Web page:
As more Americans delve into the disturbing details of the nationalized health care plan that the current administration is rushing through Congress, our collective jaw is dropping, and we’re saying not just no, but hell no!
The Democrats promise that a government health care system will reduce the cost of health care, but as the economist Thomas Sowell has pointed out, government health care will not reduce the cost; it will simply refuse to pay the cost. And who will suffer the most when they ration care? The sick, the elderly, and the disabled, of course. The America I know and love is not one in which my parents or my baby with Down Syndrome will have to stand in front of Obama’s “death panel” so his bureaucrats can decide, based on a subjective judgment of their “level of productivity in society,” whether they are worthy of health care. Such a system is downright evil.
Health care by definition involves life and death decisions. Human rights and human dignity must be at the center of any health care discussion.
Rep. Michele Bachmann highlighted the Orwellian thinking of the president’s health care advisor, Dr. Ezekiel Emanuel, the brother of the White House chief of staff, in a floor speech to the House of Representatives. I commend her for being a voice for the most precious members of our society, our children and our seniors.
We must step up and engage in this most crucial debate. Nationalizing our health care system is a point of no return for government interference in the lives of its citizens. If we go down this path, there will be no turning back. Ronald Reagan once wrote, “Government programs, once launched, never disappear. Actually, a government bureau is the nearest thing to eternal life we’ll ever see on this earth.” Let’s stop and think and make our voices heard before it’s too late.
Incendiary lies about a critical subject are downright evil. There is no such legislation on the table. Palin is either mistaken or lying.
There is a passage that would allow reimbursement for end-of-life counseling in Medicare, the social insurance program for the elderly in the US. Doctors would be able to counsel patients on what, if any, lifesaving measures they want taken, and may ask them about living wills. In contrast, futile care is generally the default; such care extends life only with great discomfort, for a short time and at great cost. As the Huffington Post reports, there is extant legislation to allow Medicare to reimburse for end of life counseling; several Republicans have co-sponsored the legislation in question. If Palin is mistaken, she is almost certainly thinking of the end-of-life counseling provision. However, it is not excusable for a former public official to read legislation this carelessly.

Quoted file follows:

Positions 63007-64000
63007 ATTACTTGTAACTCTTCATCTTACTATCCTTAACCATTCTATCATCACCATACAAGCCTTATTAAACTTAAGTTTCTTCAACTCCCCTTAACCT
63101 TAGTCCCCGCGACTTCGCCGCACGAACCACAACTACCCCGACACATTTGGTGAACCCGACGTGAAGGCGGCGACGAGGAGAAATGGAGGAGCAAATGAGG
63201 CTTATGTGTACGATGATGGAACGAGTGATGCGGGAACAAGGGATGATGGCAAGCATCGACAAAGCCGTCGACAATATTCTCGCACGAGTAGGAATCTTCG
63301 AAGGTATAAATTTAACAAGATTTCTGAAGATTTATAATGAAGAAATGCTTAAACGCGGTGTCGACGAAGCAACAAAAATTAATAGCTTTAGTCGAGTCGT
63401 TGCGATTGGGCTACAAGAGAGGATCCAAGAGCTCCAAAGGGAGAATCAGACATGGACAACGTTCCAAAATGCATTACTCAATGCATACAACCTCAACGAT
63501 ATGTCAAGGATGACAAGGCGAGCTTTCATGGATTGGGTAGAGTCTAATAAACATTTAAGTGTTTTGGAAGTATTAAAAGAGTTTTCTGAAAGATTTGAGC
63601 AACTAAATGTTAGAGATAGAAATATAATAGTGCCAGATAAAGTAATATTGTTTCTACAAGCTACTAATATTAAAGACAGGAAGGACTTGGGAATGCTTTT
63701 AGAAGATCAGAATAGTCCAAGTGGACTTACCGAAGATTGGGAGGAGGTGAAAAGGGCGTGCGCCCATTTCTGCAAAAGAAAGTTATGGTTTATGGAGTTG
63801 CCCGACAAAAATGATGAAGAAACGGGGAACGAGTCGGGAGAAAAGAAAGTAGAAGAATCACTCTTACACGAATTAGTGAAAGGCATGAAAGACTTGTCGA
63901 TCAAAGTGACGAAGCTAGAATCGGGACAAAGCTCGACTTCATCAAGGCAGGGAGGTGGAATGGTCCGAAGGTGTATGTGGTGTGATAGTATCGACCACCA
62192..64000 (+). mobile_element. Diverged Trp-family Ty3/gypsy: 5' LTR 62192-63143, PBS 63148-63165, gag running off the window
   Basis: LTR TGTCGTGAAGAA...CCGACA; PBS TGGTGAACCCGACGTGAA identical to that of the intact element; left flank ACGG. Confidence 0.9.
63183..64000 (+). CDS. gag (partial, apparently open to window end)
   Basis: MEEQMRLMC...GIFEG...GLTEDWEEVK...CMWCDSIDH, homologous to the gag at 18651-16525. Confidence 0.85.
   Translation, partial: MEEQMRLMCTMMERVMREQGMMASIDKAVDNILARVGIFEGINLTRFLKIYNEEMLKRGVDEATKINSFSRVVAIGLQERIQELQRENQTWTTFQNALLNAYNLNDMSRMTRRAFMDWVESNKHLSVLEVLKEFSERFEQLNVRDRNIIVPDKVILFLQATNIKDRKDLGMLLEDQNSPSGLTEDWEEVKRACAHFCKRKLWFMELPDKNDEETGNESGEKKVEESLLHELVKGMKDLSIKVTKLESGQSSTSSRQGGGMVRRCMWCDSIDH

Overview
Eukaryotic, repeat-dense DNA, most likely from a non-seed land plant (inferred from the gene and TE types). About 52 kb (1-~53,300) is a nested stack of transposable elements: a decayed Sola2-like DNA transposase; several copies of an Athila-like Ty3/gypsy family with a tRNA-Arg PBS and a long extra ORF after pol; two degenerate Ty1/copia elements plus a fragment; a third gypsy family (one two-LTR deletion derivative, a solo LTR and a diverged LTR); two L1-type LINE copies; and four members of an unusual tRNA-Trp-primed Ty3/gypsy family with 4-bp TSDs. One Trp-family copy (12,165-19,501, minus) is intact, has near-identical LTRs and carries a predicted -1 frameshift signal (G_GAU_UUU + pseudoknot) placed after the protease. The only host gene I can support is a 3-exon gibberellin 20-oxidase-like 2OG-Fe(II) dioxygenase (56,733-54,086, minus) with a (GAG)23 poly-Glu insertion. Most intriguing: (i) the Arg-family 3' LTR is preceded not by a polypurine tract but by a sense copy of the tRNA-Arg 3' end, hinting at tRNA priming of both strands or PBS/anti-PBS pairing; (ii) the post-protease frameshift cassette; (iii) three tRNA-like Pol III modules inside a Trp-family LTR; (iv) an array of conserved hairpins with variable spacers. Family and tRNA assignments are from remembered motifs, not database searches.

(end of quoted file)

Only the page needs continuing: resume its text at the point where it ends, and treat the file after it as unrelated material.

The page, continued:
As a side note, Palin has a child with Down's Syndrome. She asked that her children be off-limits during the Presidential campaign, which was a reasonable request. However, she then paraded her children around and made a big fuss over how she had not chosen to abort Trig's pregnancy. Now she brings Trig up again, making the wild accusation that there are those who would are thinking that children with Down's Syndrome should be euthanized. Some parents choose to terminate a pregnancy with Down's Syndrome as they feel they cannot support a child with the condition; this is not an easy choice for them. Palin's cavalier words are an insult to parents who feel they have had to do so. Additionally, the end-of-life counseling provisions are in Medicare, and Medicare beneficiaries do not generally get pregnant due to age (albeit some people with disabilities are in Medicare).
Sadly, other Republicans such as Senator Charles Grassley (R-IA) and Rush Limbaugh have jumped on this false bandwagon. This behavior is irresponsible. Palin's contentions, whether made on purpose or by accident, are demonstrably false, and it is not an excuse for US legislators, who have large legislative staffs, to be mistaken.
Edit: After further consideration, Palin's misconceptions (or outright lies) may be based on a general fear that comparative effectiveness research will lead to excessive rationing of care. In fact, it's more likely she was thinking of that that of the end-of-life counseling provisions. In any case, her statement is still demonstrably false. There are no 'death panels'.